The unknown history of the United States Air Force flying saucer

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What many crazy conspirators What they forget when talking about flying saucers is that humans have already had one that flies. Especially well known is the Canadian-American Avrocar. This prototype from the beginning of the Cold War is the demonstration that human ingenuity has no limits, which is why physics must impose them on us with its laws.

Photo of the avrocar prototype flying
Image of one of the "flights" of the technological demonstrator. Source: National Museum of the United States Air Force

In it period immediately after World War II All countries in the world jumped on the technology developed in Nazi Germany. Special attention was paid to aerospace research in which the difference between the Axis and the Allies was astonishing. The appearance of jet engines in the new scenario of competition between the United States and the Soviet Union completely changed aerial combat. The new propulsion systems were capable of improving in all aspects on their predecessors, the turbochargers. Although it is true, especially at the beginning, as with the adoption of any new technological device, it suffered from reliability problems.

Without going any further, the F-104, one of the first jet fighters developed by the United States Air Force was nicknamed the widow maker. The very high accident rate of this new device was what earned it its nickname.

F104 StarFighter Training
Image of the arrival of the first F-104 Starfighter to Spain. Source: Spanish Air and Space Army

In this period, more and more work began on helicopters, very versatile devices, as they allow you to land and take off vertically. Here appears the name of John Frost, lead designer of the project. His name appears linked in a very notable way to the first steps of supersonic flight in Great Britain. He was also the chief designer of the Avro Canada CF-100, Canada's first supersonic aircraft, once it moved to the second country in 1947.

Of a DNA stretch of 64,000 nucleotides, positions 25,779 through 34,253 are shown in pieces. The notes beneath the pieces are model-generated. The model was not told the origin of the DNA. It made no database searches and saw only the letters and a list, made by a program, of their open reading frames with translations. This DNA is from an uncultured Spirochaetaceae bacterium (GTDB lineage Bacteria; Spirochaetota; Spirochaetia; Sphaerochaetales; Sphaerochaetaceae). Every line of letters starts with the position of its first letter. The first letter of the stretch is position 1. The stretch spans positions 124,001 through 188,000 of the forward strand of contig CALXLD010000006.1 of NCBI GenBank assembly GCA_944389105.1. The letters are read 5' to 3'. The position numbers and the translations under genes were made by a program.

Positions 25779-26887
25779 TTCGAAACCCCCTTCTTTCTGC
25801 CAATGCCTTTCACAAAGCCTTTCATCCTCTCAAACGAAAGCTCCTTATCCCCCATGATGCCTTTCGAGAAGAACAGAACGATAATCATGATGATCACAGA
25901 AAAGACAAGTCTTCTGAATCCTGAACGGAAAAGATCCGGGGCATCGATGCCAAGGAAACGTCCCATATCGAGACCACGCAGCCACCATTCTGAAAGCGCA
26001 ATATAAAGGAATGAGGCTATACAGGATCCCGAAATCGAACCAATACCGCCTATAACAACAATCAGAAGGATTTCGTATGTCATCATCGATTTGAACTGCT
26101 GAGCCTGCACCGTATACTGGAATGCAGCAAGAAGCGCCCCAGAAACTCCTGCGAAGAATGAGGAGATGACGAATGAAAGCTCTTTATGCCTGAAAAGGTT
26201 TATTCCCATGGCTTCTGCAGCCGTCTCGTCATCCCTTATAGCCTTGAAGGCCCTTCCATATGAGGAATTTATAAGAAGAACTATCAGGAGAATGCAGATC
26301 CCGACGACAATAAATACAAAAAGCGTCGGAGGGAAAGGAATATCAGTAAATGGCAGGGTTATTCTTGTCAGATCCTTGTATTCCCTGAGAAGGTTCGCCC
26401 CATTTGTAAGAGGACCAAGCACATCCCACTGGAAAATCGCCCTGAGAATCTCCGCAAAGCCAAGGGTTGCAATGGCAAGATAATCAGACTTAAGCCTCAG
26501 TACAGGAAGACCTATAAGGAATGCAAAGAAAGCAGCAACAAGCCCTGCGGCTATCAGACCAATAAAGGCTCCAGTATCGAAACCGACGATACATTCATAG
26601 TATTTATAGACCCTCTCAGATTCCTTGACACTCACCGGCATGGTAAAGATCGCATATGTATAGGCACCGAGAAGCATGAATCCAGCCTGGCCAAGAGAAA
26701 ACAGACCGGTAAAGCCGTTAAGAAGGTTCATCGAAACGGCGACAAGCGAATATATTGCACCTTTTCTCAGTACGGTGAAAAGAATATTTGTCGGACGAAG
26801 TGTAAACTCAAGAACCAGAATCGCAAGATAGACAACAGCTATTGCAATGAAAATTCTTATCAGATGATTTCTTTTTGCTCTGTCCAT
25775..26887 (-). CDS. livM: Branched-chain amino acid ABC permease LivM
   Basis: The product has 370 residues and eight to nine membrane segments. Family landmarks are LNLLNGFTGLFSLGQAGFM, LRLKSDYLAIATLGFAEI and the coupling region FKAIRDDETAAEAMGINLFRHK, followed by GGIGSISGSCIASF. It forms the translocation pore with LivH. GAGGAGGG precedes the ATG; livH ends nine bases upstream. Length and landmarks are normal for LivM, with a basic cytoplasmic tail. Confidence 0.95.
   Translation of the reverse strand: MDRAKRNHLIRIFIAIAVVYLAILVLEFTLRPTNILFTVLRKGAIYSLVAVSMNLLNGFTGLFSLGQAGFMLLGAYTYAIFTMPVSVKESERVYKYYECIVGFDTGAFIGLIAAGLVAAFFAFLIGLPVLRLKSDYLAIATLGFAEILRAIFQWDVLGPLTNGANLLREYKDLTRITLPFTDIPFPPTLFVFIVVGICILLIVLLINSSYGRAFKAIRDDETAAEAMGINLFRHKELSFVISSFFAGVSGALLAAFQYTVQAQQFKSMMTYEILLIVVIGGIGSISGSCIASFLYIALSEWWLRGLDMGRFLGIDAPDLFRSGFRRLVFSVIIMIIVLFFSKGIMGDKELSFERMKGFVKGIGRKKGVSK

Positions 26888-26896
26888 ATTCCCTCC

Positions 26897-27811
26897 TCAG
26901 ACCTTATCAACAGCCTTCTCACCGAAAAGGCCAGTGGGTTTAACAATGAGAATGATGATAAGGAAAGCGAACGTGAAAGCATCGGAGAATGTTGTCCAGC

It was after being separated from this plane after a series of delays and problems in the first units delivered it was transferred to special projects division. Still within the company and using its funds, he began to work on a vertical takeoff and landing device. (VTOL for its acronym in English). This would be powered by a jet engine and would employ the eCoanda effect to stay in the air.

This physical phenomenon is described as the tendency of fluids to be attracted to a surface whenever it is in their path. For example, when we put a ball in a stream of water we will see that it sticks to the obstacle. It does not bounce, but rather follows its shape and then recovers its trajectory approximately.

Photo C avrocar saucer
The prototype in its tests. Source: National Museum of the United States Air Force

The project went through numerous phases, the first within the company, but the The US Army soon became interested in him. Both the Air Force and the Army needed this type of aircraft. But really the project never came close to giving a real modell. However, a technological demonstrator was built. This already with the support of the Army that granted him the final designation and by which it is known today, Avro Canada VZ-9AV Avrocar. It is currently preserved in the United States Air Force Museum, attached to Wright-Patterson Air Force Base.

Avrocar comes out of a C 5
Image of the prototype being transported inside a C-5 Galaxy to its new home at the National Museum of the United States Air Force. Source: National Museum of the United States Air Force

Knowing that this is a museum piece today, and that this design was not pursued further, it is easy to assume the conclusions. The demonstrator turned out to be very impractical. In addition, helicopter designs were noticeably more flexible, as well as cheaper. Another serious problem that was found was the instability suffered by the device, making it practically undriveable. It was not even able to fly above a meter in height because its air cushion became too turbulent. After this all plans to make combat versions and even for supersonic flight were abandoned. Although 4.5 million dollars were spent, which would be more than forty today on the demonstration process.

Martin Morala Andres